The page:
‘Natural’ is a multi-billion-dollar industry. Between 2005 and 2015, ‘natural’ was among the top 10 claims made about new food and beverage products. In 2017, US organic food sales grew 6.4%, totalling $45.2 billion, compared to 1.1% growth in overall food sales. We see these preferences not only in food, but in medicine and beauty products. Experimental data supports this: a recent systematic review of studies on natural preferences found that, food naturalness is a crucial component of food choice for the majority of consumers. This perception persists across time and culture. Consumers are even willing to pay more for natural, despite there being limited evidence of tangible benefit.
What do consumers think ‘natural’ means? When asked in an open-text survey, the two most common themes were absence of human processing or intervention, and absence of additives. Other research shows that chemical transformations are perceived as less natural than physical transformations, additives are considered less natural than subtractives and process is more important than contents.
These preferences make sense in some ways – naturalness could be a proxy for important features like food safety and sustainability – but they could also be problematic. Right now, technology holds the opportunity for us to produce more food in more sustainable ways. One example of this is cultured meat (also known as clean meat, cell-based meat or slaughter-free meat).
Cultured meat is meat grown for consumption from cells that were extracted and grown outside of an animal. This technology enables us to produce meat without growing and slaughtering animals. It is estimated to use 99% less land, 7–45% less energy, 82-96% less water, and produce 78–96% fewer greenhouse gas emissions compared to conventional farming.
Wide-scale uptake of the practice would limit the capacity for human exposure to animal-borne disease and spare billions of animals the suffering of being confined and slaughtered in the factory farming system every year. Thus, it could help solve a problem that is increasingly noted as one of the biggest environmental and ethical issues of our time.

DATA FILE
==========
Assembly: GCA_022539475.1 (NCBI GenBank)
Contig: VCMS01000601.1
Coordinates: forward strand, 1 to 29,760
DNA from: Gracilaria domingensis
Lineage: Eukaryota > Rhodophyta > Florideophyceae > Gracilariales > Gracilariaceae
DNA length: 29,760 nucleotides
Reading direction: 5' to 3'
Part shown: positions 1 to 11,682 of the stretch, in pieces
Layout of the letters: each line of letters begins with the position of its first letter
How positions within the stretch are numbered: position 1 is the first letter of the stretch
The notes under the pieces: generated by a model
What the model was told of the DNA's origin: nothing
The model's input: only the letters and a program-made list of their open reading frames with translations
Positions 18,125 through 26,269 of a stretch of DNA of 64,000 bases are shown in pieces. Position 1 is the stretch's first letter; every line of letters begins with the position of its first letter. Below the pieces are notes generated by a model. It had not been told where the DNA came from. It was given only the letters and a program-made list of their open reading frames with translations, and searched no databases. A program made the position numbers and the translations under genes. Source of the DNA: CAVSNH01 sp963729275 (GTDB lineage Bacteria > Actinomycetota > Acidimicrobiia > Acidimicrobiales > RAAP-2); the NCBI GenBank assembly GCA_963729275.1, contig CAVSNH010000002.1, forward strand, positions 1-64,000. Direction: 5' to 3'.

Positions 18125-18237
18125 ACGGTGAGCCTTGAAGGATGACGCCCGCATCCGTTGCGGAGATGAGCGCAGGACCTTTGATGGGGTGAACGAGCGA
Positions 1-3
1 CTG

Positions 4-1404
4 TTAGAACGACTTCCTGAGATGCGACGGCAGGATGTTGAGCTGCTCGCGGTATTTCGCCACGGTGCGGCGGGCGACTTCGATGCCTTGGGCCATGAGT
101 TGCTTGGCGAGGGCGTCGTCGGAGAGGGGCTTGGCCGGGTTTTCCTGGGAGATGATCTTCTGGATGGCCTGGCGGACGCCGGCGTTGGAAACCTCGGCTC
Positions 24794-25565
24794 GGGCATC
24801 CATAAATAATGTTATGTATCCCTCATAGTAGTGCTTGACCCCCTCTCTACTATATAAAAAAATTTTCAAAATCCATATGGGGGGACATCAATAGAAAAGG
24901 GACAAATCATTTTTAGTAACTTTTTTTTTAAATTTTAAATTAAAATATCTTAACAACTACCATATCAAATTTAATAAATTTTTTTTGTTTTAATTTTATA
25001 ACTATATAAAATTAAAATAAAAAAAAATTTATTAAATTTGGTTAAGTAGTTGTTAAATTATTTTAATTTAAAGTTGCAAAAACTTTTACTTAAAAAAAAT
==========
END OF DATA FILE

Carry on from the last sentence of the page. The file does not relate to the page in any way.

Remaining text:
We know less about what drives the preference for naturalness. Researchers at the University of Pennsylvania propose that a natural bias can be attributed to both instrumental and ideational preferences: Instrumental beliefs of natural superiority include beliefs that natural things are more healthful, more pleasant, or that human interference always causes damage. Ideational beliefs of natural superiority are characterised by moral beliefs – that natural things are morally better – and a preference for the normative order, where natural things existed prior to human intervention. In the same study, natural preferences persist even when the natural and unnatural versions of products are specified to be chemically identical, suggesting that naturalness preferences tend to be ideational.
However, more recent findings suggest that even when natural and unnatural products are presented as chemically identical, people do not genuinely believe those distinctions – that is, they do not believe that natural things can be chemically identical to unnatural things. This suggests that our preference for the natural is not evidence-based. In order to logically justify a preference for naturalness, we must either prefer natural things despite knowing that they are identical to unnatural counterparts, or we must reject the belief that unnatural and natural things can be the same.
Which brings us back to cultured meat. Despite its benefits, consumer acceptance of cultured meat is limited – reported willingness to consume such a product varies between 11–65.3% across different populations. Concerns about the naturalness of cultured meat are consistently cited as a major barrier to consumption. One study even found that the risk of colon cancer from red meat was considered significantly less acceptable when caused by cultured meat than the same risk caused by farmed meat.
Cultured meat, along with other technologies such as genetically modified food (such as beta-carotene-rich Golden Rice), may improve the way we live, reduce hunger, reduce suffering and reduce our impact on the planet. However, our preference for natural things might be an impassable barrier to consumer acceptance. This is not an exaggerated concern: consumer perceptions of GM food have limited large-scale uptake for decades. Given the immensity of the food industry, it is crucial for psychologists and other researchers to better understand such preferences and identify strategies to address them.
Dr Matti Wilks is a postdoctoral research associate at the University Center for Human Values at Princeton University and will enter a new position at Yale University next year. Her research topics include the development of morality, moral reasoning, and consumer acceptance of cultured meat. She received her PhD at the University of Queensland in 2018. You can find her on Twitter @matti_wilks